terça-feira, 8 de dezembro de 2009

Across the wounded galaxies - Interviews with contemporany american SF writers




Big Science. Hallelujah. Big Science.Yodellayheehoo.
-Laurie Anderson", Big Science"

A new world is only a new mind.
-William Carlos Williams, "To Daphne and Viryinia"

Surely, it's apparent by now that science fiction writers are producing some of the most significant art of our times. Equally apparent is the pervasive influence of science fiction (henceforth, SF) on other fictional forms as well as on television, the cinema, advertising (television advertising in particular), rock and electronic music, and numerous hybrid forms.

We see its influence in the clothes we wear and the architectural features of the shopping malls we walk through. We hear its effect in the slang we use and in the white noise hovering constantly in the airwaves just beneath perceptibility. In short, we are already living out the existences predicted by earlier generations of SF authors.

Much of the artistic energy apparent in contemporary American SF is obviously the same energy that is rapidly transforming American lfe today into the materials of an SF novel. Still, it's difficult to account for American SF s rapid transformation from its despised, ghettoized subgrenre into an art form of considerable sophistication. Critics specializing in SF have already begun extensively exploring the subgenre's literary history the political and cultural contexts that produced so many disruptive and decisive changes within and outside SF during the '60s, and SFs relationship to popular culture and "serious art." (For a good overview of these studies, see Neil Barron's exhaustive annotated bibliographical guide to SE Anatomy of Wonder.) ... Some critics acknowledge the centrality of SF more indirectly as they examine the chief issues of postmodernism, twentieth-century history and politics, and the history of ideas.

For example, Fredric Jameson's various discussions of modernism and postmodernism (notably in The Political Unconscious and "Postmodernism, or the Cultural Logic of Late Capitalism") have been widely used to account for specific SF themes and stylistic tendencies; the poststructuralist analyses of Jean-Frangois Lyotard, Arthur Kroker, and Jean Baudrillard are central to the current cyberpunk controversy; Thomas Kuhn's Structure of Scientffic Revolutions, Alvin Toffler's Third Wave, and the anthropological investigations of Claude Levi-Strauss and Margaret Mead are now regularly cited in serious discussions of SF.

...A natural dialogue emerges as these writers discuss common or divergent goals, formal methods, thematic treatments, views about their genre. The main focus here is not on personality issues-the numerous SF specialty magazines and fanzines provide plenty of that. Nor am I tryrng to convince people of SF's cultural and artistic significance, or to draw converts. The time for defensive posturing about SF has passed, just as similar arguments concerning the cinema became superfluous in the early '60s, and just as parallel discussions about rock music will eventually seem anachronistic. Across the Wounded Galaxies takes it for granted that SF deserveso ur seriousa ttention, that the issues being examined by contemporary SF authors are absolutely central to late twentieth-century life and art. My premise is that SFs formal and thematic concerns are intimately related to characteristics of other postmodern art forms, that SF has been influencing and influenced by these forms.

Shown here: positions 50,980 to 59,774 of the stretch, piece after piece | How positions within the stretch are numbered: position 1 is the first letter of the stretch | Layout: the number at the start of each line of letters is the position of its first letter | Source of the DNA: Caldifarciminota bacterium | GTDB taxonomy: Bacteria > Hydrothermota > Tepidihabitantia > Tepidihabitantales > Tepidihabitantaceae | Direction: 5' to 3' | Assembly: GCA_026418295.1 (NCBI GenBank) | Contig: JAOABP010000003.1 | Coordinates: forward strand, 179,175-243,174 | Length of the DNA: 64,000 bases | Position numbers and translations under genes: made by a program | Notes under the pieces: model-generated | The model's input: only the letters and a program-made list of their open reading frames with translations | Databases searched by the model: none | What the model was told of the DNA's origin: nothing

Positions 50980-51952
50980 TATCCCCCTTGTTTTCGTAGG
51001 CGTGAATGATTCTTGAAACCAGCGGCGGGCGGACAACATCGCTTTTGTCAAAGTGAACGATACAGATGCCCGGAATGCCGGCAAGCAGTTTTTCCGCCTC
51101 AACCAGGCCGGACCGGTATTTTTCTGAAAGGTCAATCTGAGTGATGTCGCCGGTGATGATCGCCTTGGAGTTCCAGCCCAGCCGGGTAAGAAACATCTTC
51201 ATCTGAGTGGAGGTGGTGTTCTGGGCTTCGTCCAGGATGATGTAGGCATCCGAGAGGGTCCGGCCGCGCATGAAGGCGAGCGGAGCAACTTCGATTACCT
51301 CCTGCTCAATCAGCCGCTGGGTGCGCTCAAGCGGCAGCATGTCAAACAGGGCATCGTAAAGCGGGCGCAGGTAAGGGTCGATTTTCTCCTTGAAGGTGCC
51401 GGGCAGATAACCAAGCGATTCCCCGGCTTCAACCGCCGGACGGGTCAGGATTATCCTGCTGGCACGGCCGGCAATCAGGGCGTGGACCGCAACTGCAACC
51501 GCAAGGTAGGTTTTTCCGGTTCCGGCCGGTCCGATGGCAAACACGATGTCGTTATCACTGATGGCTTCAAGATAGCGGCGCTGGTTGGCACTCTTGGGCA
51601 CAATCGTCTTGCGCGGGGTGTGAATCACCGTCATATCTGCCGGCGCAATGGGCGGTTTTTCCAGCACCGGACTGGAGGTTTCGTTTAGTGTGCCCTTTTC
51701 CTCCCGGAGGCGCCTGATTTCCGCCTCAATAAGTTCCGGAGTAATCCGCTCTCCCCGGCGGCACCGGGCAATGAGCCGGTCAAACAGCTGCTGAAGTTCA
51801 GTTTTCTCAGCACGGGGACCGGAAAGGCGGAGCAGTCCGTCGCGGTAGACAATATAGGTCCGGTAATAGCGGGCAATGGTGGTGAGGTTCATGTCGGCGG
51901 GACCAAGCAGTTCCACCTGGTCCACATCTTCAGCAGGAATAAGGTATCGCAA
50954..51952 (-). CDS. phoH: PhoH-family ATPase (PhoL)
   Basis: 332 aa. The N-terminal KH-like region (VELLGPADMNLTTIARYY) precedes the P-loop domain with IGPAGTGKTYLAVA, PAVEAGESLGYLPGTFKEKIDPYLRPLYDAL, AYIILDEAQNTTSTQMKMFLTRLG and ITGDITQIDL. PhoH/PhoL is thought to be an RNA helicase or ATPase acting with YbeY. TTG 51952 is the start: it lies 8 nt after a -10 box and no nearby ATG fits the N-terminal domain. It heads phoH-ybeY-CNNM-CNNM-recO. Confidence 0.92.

Science fiction can, in fact, be seen as representing an exemplar of postmodernism because it is the art form that most directly reflects back to us the cultural logic that has produced postmodernism.

What has been occurring within SF is also important because it has had the effect of promoting an active engagement between science and the arts-an interaction that has been badly (and sadly) undernourished, especially in the United States. While SF has long been a "respectable" and perfectly "legitimate" endeavor in Europe-witness the tradition of H.G.Wells, Karel Capek, Olaf Stapledon, Aldous Huxley, and George Orwell, right up through Vladimir Nabokov, Italo Calvino, and Stanislaw nom-American SF has, almost since its inception, been stigmatized as low-brow, adolescent fare.

Ironically, the country that first placed a man on the moon, that has probably contributed most to the development of this century's technological wonders (and horrors), is also a country where SF has only recently begun to attract the attention of major artists.

Clearly this wedding of science and the arts is a welcome development.

Science needs our most active and wide-ranging imaginations.
It needs humanistic insights, perspectives that derive from our hearts and our ethical sensibilities as much as from logic and calculation.
It needs science fiction.


Contents
Introduction
An Interview with
Gregory Benford
William S. Burroughs
Octavia E. Butler
Samuel R. Delany
Thomas M. Disch
William Gibson
Ursula K. Le Guin
Joanna Russ
Bruce Sterling
Gene Wolfe
Index


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